a star having a diameter of from 10 to 100 times that of the sun, as Arcturus or Aldebaran.
Compare supergiant star.
Origin of giant star
First recorded in 1910–15
Dictionary.com Unabridged Based on the Random House Unabridged Dictionary, © Random House, Inc. 2019
any of a class of stars, such as Capella and Arcturus, that have swelled and brightened considerably as they approach the end of their life, their energy supply having changedSometimes shortened to: giant Compare supergiant
Collins English Dictionary - Complete & Unabridged 2012 Digital Edition © William Collins Sons & Co. Ltd. 1979, 1986 © HarperCollins Publishers 1998, 2000, 2003, 2005, 2006, 2007, 2009, 2012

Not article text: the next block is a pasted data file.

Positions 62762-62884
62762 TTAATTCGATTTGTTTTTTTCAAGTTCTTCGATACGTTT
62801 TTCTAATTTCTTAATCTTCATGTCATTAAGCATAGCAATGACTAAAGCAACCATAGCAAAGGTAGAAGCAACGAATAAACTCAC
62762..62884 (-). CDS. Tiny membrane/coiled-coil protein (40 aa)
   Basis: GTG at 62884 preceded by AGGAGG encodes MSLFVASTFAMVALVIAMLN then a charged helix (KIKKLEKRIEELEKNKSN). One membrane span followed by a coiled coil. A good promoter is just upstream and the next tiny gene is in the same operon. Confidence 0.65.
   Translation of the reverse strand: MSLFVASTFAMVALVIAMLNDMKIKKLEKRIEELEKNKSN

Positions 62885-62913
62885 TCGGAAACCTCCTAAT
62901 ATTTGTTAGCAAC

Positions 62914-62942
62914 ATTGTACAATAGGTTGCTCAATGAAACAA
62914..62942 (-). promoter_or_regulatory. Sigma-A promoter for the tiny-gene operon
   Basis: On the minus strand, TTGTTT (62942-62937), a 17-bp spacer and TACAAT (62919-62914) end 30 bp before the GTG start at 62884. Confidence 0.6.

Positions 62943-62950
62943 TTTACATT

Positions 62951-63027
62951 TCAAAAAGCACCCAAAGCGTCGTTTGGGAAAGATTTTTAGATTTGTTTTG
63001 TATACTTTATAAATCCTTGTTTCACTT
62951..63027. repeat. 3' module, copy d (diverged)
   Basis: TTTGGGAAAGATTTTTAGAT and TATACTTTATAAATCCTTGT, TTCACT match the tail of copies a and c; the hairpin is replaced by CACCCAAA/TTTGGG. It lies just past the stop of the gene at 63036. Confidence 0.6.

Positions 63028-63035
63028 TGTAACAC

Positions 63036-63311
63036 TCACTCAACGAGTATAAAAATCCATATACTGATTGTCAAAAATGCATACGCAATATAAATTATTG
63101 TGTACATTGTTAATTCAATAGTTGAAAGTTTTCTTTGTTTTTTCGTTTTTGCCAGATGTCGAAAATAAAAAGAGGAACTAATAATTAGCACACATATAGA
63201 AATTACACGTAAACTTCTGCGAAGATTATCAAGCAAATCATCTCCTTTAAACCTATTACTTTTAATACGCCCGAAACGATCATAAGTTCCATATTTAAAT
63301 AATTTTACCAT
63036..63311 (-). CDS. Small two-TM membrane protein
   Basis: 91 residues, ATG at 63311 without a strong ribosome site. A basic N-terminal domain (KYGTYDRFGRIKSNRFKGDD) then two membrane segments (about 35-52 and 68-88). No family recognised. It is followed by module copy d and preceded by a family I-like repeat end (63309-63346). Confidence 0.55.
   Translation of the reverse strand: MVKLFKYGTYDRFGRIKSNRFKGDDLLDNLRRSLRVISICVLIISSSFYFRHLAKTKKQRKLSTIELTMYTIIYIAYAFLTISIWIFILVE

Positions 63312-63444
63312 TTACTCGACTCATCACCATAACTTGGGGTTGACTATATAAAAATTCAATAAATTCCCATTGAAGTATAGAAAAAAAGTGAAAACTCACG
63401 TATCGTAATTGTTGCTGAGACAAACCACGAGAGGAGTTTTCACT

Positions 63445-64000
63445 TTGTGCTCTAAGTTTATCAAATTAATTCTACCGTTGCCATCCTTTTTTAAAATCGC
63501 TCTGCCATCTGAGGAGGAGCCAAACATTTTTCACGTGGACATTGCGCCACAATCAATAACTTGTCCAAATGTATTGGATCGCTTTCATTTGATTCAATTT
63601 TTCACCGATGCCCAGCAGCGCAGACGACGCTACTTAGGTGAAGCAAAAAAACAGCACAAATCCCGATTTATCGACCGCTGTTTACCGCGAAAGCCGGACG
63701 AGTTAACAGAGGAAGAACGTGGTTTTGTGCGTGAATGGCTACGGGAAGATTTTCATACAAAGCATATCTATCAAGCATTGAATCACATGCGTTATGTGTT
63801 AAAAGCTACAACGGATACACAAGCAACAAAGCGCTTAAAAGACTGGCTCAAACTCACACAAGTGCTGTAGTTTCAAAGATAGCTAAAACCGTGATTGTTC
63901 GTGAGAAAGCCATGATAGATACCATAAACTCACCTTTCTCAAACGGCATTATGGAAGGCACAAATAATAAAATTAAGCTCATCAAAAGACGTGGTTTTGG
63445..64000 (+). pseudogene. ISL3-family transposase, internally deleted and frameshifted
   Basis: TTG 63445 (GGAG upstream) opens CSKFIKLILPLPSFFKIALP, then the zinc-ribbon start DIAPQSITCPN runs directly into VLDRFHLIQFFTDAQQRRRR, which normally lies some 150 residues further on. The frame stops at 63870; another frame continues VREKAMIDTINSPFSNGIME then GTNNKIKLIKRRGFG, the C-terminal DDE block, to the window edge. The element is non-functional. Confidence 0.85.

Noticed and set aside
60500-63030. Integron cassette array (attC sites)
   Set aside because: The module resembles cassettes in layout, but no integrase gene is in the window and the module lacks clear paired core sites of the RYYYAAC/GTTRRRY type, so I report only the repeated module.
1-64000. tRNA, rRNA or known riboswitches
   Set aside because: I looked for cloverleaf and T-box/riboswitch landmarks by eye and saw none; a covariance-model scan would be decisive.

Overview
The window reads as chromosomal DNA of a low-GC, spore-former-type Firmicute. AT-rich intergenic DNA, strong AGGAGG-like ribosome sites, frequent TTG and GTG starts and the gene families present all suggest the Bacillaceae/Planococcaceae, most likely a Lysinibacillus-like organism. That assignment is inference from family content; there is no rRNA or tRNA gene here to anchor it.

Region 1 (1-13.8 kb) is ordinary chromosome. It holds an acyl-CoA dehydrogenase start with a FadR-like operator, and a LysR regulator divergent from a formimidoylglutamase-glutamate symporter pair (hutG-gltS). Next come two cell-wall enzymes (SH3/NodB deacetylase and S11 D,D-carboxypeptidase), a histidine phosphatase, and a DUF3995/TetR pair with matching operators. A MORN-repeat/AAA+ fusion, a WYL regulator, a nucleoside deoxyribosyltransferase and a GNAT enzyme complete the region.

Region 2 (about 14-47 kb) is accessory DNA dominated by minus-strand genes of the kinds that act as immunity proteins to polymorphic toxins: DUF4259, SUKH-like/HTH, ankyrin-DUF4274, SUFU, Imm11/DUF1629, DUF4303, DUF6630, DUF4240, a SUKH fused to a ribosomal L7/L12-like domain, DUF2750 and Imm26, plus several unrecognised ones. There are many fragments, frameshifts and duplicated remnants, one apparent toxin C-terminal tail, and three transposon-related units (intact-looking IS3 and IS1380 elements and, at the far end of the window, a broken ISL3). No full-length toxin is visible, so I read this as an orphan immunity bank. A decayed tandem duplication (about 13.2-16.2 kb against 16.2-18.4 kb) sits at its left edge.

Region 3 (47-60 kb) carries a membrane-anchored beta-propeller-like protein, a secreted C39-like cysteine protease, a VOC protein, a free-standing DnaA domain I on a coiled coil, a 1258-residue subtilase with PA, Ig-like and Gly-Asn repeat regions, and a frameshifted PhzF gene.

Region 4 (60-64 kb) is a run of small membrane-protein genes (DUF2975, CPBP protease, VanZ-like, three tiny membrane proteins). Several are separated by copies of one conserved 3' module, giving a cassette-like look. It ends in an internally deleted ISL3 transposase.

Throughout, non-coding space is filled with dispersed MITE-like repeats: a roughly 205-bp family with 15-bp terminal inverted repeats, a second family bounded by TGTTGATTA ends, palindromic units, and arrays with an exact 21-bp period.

A very large, bright non-main-sequence star that burns hydrogen at a much faster rate than a dwarf star. Giant stars are much more luminous and have shorter lifespans than the slower-burning dwarfs. The larger the giant, the shorter its lifespan; the largest stars, with solar mass of around 100, blaze at several hundred thousand times the energy of the Sun and will last only a few million years, a very brief time when compared with the Sun's 10-billion-year lifespan. Giant stars usually end their lives as supernovae , but even before that event the immense ultraviolet radiation they produce has a dramatic impact on their stellar surroundings; the presence of a giant star in a star system prevents the formation of new protostars because the radiation from the giant star breaks apart any nearby nebulae.
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